High-tech imaging helps Colorado researchers catch the wind
It isn’t enough to buy a slew of multi-megawatt turbines and stake them on a windy hillside. You have to know how the wind behaves, not only going into the turbine but the “wake” coming out the backside. Otherwise, you can get more windstorm than wattage. It’s a new area of research and it got help this week from scientists who literally “look” at the wind.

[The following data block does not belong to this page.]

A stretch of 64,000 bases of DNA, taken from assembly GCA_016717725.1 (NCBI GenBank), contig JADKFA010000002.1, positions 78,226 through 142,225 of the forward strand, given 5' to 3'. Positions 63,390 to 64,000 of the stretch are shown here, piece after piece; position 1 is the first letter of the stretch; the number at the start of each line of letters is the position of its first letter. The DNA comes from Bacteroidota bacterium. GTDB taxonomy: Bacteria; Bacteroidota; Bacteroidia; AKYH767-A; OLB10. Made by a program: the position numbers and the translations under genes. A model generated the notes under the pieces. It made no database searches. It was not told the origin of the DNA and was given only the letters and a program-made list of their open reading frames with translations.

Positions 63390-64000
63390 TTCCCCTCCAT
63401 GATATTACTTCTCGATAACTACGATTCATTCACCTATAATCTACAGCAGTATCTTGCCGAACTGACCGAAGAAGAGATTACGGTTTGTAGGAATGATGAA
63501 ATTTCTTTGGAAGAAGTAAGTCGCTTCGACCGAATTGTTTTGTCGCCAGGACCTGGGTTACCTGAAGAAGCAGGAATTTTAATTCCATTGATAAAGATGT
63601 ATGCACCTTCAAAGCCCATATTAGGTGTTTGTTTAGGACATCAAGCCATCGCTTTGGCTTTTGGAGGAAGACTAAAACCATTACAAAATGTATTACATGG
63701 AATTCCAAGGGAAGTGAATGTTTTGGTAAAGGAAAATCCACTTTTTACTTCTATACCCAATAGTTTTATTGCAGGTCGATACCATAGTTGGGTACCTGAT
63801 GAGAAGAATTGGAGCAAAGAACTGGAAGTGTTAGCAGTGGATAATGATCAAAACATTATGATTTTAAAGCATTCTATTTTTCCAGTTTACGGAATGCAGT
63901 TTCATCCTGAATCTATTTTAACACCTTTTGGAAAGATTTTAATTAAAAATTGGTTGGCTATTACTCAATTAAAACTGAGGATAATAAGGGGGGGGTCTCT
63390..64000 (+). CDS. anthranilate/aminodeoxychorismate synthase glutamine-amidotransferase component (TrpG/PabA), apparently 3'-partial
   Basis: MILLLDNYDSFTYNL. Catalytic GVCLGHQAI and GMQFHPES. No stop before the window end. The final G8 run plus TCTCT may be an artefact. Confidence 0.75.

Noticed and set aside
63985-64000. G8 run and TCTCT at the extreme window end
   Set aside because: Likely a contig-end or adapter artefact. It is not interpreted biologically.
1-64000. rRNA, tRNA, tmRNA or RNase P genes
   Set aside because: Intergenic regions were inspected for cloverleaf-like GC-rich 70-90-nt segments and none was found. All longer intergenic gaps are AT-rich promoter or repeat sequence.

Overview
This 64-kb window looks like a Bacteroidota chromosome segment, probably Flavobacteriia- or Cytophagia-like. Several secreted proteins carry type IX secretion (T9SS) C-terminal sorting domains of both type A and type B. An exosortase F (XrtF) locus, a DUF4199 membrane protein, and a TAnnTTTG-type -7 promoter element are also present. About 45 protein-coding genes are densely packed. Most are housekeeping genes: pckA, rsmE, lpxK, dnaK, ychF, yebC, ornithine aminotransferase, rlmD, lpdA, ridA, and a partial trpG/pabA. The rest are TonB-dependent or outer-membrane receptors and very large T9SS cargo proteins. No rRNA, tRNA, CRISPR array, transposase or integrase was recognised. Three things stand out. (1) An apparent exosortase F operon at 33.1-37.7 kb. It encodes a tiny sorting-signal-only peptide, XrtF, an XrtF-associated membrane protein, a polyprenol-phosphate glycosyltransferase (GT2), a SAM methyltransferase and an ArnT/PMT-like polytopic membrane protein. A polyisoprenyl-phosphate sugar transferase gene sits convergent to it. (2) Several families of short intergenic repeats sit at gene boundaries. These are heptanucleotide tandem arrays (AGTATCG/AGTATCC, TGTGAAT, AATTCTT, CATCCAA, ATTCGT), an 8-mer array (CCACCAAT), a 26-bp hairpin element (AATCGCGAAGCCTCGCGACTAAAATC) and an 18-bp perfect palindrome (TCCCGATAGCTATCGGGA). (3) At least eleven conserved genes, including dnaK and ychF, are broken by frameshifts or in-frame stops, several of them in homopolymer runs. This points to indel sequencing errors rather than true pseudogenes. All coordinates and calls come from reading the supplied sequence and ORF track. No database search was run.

Speaking at the American Geophysical Union (#AGU11) here in San Francisco, Julie Lundquist from the University of Colorado, Boulder, offered up her team’s images of a wind turbine’s wake. Using Doppler Lidar — think police radar gun — she showed us the color-coded flow: a slower, cool-colored wake at the center just behind the turbine, surrounded by the warmer-colored fast flow swirling around it. Continue reading